The following articles examine CON laws from multiple perspectives.

Certificate of Need Laws: Maryland State Profile
This state profile from the Mercatus Center examines Maryland’s CON laws and compares health care outcomes and costs in other states. The studies attempt to give some insight into what is likely to happen in Maryland if the state were to eliminate its CON laws.

Certified: The Need to Repeal CON: Counter to Their Intent, Certificate of Need Laws Raise Health Care Costs  
Jon Sanders of the John Locke Foundation says CON laws fail to lower health care costs and in many instances actually increase costs. Sanders says state leaders could best honor the intent behind CON programs – preventing unnecessary increases in health care costs – by repealing those laws.

Certificate of Need: Does It Actually Control Healthcare Costs?
The Civitas Institute examines North Carolina’s CON law and whether it has reduced health care costs as its proponents claimed it would. “The CON process is a faulty answer to an outdated question.  The program has failed to implement its “fundamental premise” of controlling healthcare costs. North Carolina lawmakers should seriously consider limiting the scope of the process, or eliminating it altogether for most circumstances.”

The Effect of Interest Group Pressure on Favorable Regulatory Decisions
In this study, Thomas Stratmann and Steven Monaghan develop a model to estimate the impact of political contributions on the approval of CON applications. Their findings indicate that political contributions do affect whether state regulators approve applications. “This situation is contrary to the intent of CON laws, which is that application approval or denial be based only on the criteria established by state law. Campaign contributions given by applicants should not influence the decision—that is, politics should not be a factor in medical care,” the authors write.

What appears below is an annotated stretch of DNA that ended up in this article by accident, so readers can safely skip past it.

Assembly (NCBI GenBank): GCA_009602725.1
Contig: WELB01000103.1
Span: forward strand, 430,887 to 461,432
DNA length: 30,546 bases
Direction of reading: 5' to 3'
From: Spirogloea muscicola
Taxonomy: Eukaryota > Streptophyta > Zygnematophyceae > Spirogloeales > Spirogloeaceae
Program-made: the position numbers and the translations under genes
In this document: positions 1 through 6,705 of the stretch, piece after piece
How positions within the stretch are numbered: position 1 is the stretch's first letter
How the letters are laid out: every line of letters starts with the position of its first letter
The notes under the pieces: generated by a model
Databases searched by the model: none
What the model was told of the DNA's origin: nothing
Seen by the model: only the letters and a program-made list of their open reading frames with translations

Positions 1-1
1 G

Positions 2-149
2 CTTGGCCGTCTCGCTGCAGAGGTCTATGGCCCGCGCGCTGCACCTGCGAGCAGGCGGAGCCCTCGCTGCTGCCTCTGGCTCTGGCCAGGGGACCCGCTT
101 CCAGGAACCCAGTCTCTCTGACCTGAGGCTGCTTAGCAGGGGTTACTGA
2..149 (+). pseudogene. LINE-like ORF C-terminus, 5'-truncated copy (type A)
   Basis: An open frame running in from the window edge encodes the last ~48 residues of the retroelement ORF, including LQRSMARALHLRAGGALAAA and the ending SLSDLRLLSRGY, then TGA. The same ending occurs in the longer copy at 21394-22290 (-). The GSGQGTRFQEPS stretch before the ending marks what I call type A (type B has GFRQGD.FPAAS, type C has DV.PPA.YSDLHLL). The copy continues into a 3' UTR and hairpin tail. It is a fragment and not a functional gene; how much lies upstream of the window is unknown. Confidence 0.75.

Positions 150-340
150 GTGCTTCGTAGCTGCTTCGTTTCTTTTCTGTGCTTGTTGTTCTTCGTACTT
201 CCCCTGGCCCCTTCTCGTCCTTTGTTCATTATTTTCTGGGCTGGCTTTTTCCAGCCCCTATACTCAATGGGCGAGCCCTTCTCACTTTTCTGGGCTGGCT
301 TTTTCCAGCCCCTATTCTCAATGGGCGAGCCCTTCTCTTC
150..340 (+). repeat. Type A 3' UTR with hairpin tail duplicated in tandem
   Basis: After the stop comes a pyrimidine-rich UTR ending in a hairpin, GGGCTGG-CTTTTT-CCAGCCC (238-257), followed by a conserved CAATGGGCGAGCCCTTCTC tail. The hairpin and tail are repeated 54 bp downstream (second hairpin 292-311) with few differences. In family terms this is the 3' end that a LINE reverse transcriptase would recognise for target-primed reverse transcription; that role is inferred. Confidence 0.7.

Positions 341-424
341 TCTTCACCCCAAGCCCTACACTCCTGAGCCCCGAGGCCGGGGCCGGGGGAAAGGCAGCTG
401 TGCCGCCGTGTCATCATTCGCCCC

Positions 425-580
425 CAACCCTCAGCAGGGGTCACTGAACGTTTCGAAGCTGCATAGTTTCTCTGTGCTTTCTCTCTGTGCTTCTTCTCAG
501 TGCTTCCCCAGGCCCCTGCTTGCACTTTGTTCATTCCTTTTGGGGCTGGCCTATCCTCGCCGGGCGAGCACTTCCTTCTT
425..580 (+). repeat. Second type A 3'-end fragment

Certificate-of-Need Laws and Hospital Quality
Thomas Stratmann and David Wille of the Mercatus Center at George Mason University challenge the claim CON laws improve hospital quality. “Using a broad dataset, the study finds no evidence that CON laws improve hospital quality. In fact, there are more deaths and serious postsurgery complications in hospitals in states with CON laws,” wrote Stratmann and Wille.

Entry Regulation and Rural Health Care: Certificate-of-Need Laws, Ambulatory Surgical Centers, and Community Hospitals
Thomas Stratmann and Christopher Koopman of the Mercatus Center at George Mason University evaluate the impact of CON regulations related to ambulatory surgical centers (ASCs) on the availability of rural health care. Their research shows despite the expressed goal of ensuring that rural populations have improved access to health care, CON states have fewer hospitals and ASCs on average—and fewer in rural areas—than states without CON regulations.

Certificate of Need Laws: A Prescription for Higher Costs
In this article published in Antitrust Magazine, Maureen Ohlhausen examines CON laws and argues for their repeal. “Regardless of one’s perspective on the proper balance between state and federal power, there are some very good reasons to repeal state CON laws,” wrote Ohlhausen.

The Great Healthcare CON
Jordan Bruneau of the Foundation for Economic Education finds CON laws raise health care prices and reduce availability. He advises, “Rather than pinning our hopes on grand plans to overhaul the system, we should first look at where we can make changes on the margin that would move us in the right direction. Abolishing CON laws – a barrier to entry that drives up price, restricts access, and is maintained by cronyism – would be a great place to start.”

Certificate of Need: State Health Laws and Programs
The National Conference of State Legislatures outlines the various state CON laws and the positions of CON law proponents and critics.


Nothing in this Research & Commentary is intended to influence the passage of legislation, and it does not necessarily represent the views of The Heartland Institute. For further information on this subject, visit Health Care News, The Heartland Institute’s website, and PolicyBot, Heartland’s free online research database.